Learning Golang: Compilation Errors

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This is part 12 of my journey learning Golang.

Compile-time errors

Go is a compiled language. That means that it will parse the source code and produce an executable binary file from it.

The compiler parses the code according to strictly defined rules. That allows Go programs to run more efficiently than if they were interpreted as they run.

As a valuable side-effect, it will reveal many kinds of errors (like typos or invalid code) immediately when the programs are compiled, as opposed to only when that particular part of the program is executed.

In order to maximize the value from this early verification, Go is more strict than most languages and will not compile code with abnormalies that would be ignored by other languages. For instance, it will produce an error if a variable is declared but never used. At best, that is dead code that may indicate a subtler problem (like a missing statement). It can also have been a typo. Either way, Go will tell you about the problem so that you can fix it before proceeding.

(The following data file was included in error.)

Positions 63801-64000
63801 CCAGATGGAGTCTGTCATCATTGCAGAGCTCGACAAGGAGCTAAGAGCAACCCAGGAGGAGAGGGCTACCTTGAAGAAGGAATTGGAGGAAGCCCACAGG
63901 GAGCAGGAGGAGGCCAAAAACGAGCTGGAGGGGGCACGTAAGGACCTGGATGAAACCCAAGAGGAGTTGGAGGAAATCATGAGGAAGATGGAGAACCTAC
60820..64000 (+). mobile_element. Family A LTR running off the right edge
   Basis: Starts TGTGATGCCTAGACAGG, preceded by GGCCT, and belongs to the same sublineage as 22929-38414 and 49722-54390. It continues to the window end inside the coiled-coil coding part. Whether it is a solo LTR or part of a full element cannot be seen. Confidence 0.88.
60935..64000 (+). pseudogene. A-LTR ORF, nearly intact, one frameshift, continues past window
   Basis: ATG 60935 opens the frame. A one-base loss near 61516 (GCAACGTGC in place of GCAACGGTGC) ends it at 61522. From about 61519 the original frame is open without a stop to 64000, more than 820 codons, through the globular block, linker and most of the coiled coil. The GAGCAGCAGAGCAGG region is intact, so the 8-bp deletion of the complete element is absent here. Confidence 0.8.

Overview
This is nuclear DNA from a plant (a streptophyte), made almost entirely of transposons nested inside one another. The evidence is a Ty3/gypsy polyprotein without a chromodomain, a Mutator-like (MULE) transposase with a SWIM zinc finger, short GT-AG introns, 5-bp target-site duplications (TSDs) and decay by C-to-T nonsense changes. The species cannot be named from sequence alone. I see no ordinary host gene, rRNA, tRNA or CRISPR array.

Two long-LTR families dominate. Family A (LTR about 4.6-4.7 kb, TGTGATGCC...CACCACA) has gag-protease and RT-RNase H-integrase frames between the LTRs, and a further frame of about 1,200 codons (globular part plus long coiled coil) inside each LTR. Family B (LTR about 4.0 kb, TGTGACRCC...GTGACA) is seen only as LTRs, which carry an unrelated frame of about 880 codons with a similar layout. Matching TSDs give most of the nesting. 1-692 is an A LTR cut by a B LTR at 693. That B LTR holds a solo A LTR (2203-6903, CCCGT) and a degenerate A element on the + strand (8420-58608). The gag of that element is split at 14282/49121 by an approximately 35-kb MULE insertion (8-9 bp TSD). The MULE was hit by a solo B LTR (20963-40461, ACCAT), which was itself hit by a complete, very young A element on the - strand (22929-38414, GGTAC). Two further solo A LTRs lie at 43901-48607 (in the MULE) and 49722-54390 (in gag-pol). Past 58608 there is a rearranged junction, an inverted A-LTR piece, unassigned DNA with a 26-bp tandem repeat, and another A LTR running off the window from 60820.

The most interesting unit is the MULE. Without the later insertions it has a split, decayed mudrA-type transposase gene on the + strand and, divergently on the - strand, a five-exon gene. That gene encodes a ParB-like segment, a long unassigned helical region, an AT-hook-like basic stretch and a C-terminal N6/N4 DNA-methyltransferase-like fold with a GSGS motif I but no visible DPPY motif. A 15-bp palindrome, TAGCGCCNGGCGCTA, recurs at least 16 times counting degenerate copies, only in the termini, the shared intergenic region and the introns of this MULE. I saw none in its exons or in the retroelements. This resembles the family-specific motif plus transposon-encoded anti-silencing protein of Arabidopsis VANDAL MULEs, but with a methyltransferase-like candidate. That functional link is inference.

Structure of compiler error messages

When the Go compiler is asked to compile invalid code, it will print out an error message.

The compiler’s error message will include:

  • the name of the file where the error was detected;
  • the line number in that file where the error is present;
  • the column on that line in which the error occurred.

For example, compiling this program:

1package main
3func main() {
4  fmt.Println("Hello, world!")

will produce this error:

1./main.go:4:3: undefined: fmt

Where “main.go” is the file name, 4 is the line number, and 3 is the column number.

That message is indicating that the fmt identifier us not defined. That can be fixed by adding an import "fmt" line after the “package” statement.


Go performs a strict check for syntax errors, invalid code and other abnormalies when compiling a source file.

If it finds a problem, it will print out an error message and it won’t produce an executable binary.

What is your experience with compilation errors in Go? How would you compare it to other languages?

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